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MIT MFin Oversubscribed, MIT MFin offers admitted students $8K to defer

DominiConnor

Quant Headhunter
It's not easy for me to see why anyone would take this offer (this is British understatement, not sarcasm, I believe the American equivalent would involve monkeys flying out of my anus)

Most people doing the course will be quite far along the process so deferring would be tricky.

Also $8K is a pathetic amount of money compared to the cost of the program + lost wages + living expenses, etc.

The reason you do an MFE is to increase earning potential so if a year of lost increase is only going to be $8K, why are you bothering ?

Plus your risk goes up since the changes in the course might make it worse

Plus, there is a chance that not enough people take this offer, so they might up the price, this looks quite like the prisoners dilemma in game theory. My suspicion is increased by the way they say "the first 10" and the date parameter, classic ways of getting people to make decisions they might later regret.

Plus I might get to hear you took this option and suspect you are too naive to be considered for a top job.
 

Katrina

Active Member
8K to postpone your admission for one year.... what are they kidding ? There might be an 8K tuition hike the following year, for their MSF program
 

menovive

Columbia MAFN
I don't think you will get 8K cash. You will get a discount next year. I assume people at MIT are smart about that!!!

What if they increase the Tuition by another 4K and give 8K discount !! Loss !! I think those who defer should also get written statement about continuation of same fee..!!
 

Andy Nguyen

Member
I'm not sure whether we should be thrilled about their agressive expansion. I for one feel that as class size increases it's harder to socialize with everyone.
 

ICQuant

Active Member
What about their placement records? If they are not being able to place 60 students, how are they gonna deal with 120? with this market conditions?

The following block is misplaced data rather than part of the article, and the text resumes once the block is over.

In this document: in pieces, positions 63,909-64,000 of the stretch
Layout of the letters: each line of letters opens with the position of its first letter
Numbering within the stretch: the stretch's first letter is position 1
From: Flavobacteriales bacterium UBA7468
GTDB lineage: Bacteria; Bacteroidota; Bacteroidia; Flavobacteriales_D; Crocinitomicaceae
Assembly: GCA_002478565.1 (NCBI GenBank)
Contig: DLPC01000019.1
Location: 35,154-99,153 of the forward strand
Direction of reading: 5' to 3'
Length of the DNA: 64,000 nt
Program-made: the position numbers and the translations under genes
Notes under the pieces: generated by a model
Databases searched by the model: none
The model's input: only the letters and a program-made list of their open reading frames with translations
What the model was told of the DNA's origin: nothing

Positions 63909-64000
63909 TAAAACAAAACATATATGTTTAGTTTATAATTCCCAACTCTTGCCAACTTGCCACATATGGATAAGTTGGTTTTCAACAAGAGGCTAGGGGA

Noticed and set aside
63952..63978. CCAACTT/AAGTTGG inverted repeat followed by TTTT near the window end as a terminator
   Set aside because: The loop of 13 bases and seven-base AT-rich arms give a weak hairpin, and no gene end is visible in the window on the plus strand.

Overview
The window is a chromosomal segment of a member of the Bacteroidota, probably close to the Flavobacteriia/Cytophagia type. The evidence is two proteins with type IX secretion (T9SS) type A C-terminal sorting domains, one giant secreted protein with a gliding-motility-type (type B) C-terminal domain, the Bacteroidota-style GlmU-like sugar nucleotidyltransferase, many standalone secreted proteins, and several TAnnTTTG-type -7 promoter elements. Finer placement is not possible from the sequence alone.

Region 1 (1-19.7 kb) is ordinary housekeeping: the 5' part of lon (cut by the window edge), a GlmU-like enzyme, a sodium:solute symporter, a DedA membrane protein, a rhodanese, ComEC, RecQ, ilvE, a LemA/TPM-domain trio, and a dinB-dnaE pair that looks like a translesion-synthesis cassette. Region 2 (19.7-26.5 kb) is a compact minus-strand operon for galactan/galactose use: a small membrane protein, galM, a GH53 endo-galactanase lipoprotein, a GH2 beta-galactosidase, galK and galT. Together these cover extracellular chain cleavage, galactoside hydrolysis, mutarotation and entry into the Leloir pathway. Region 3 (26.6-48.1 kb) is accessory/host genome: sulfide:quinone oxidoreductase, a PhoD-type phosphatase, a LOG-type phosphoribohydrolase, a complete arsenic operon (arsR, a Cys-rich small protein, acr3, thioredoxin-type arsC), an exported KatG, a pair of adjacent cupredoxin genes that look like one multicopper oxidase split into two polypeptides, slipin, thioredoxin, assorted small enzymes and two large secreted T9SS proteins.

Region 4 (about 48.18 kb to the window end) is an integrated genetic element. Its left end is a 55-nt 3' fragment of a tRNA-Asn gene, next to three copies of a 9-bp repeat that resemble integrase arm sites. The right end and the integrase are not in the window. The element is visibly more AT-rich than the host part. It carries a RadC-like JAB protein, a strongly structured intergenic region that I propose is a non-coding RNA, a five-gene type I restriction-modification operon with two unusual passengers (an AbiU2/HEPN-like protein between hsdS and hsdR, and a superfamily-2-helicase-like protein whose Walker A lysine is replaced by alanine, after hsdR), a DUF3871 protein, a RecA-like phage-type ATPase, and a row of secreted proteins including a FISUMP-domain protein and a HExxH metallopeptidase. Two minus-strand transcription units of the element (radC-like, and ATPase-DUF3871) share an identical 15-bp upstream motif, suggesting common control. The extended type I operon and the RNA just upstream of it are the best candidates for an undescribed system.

What about expanding the program into 3 semesters Andy? No news?
 

bansalmohit

Well-Known Member
I have heard that the applications have increased substantially this year. Why not get the most amount of money with same fixed costs
 

Andy Nguyen

Member
MIT MFin 2010 placement report was released in Dec 22 last year so it's probably around the same time this year for the 2011 report.
I heard about expanding to 3-semester but I have not seen any official info.
MIT received close to 1000 applicants for each of last 2 years and it's not done with this year yet so I don't know how the numbers will be. As more people know about it, I would not be surprised if they have more applicants this year and in the foreseeable future.
This is MIT so they can do a lot of things other universities can't, such as getting close to 1,000 applications in the second year for a $100K+ one year program.
 

DominiConnor

Quant Headhunter
At the risk of saying "I told you so", some time ago I did point out that as cash cows MFE programs would come under pressure to increase their size to help the general budget of their universities.

Doubling student numbers without compromising quality is not that hard to do, many resources like lecture rooms and lecturers are rarely anywhere near their capacity. Some extra staff and some library resource and you are mostly there.

However...
The point of the exercise is to make more money and the temptation and pressure will be to be "more efficient", ie keep the level of resources at much the same level.

The question is whether anyone reading this will care ?
Again something I've seen is how people often choose their MFE on the branding so quality of teaching etc don't matter so much.
Would you rather a badly taught MFE from MIT or a better taught one from Fordham ?

Also it will do unintuitive things to their applicant/acceptance ratio.
At first glance one might think that is must halve it, and since a depression % of MFE applicants see that as a mark of quality, may hurt the program.

But...
One if the many reasons the ratio is a bogus indicator is that people self-select; they think to themselves that they can't get into MIT because they're not in the top X%. But if X doubles, then they may well think they can do it and so will lots of others, it is not a linear relationship, doubling the number of places may more than double the number of applicants, possibly, all I really know is that it's non-linear, no one will know the reality yet.
 
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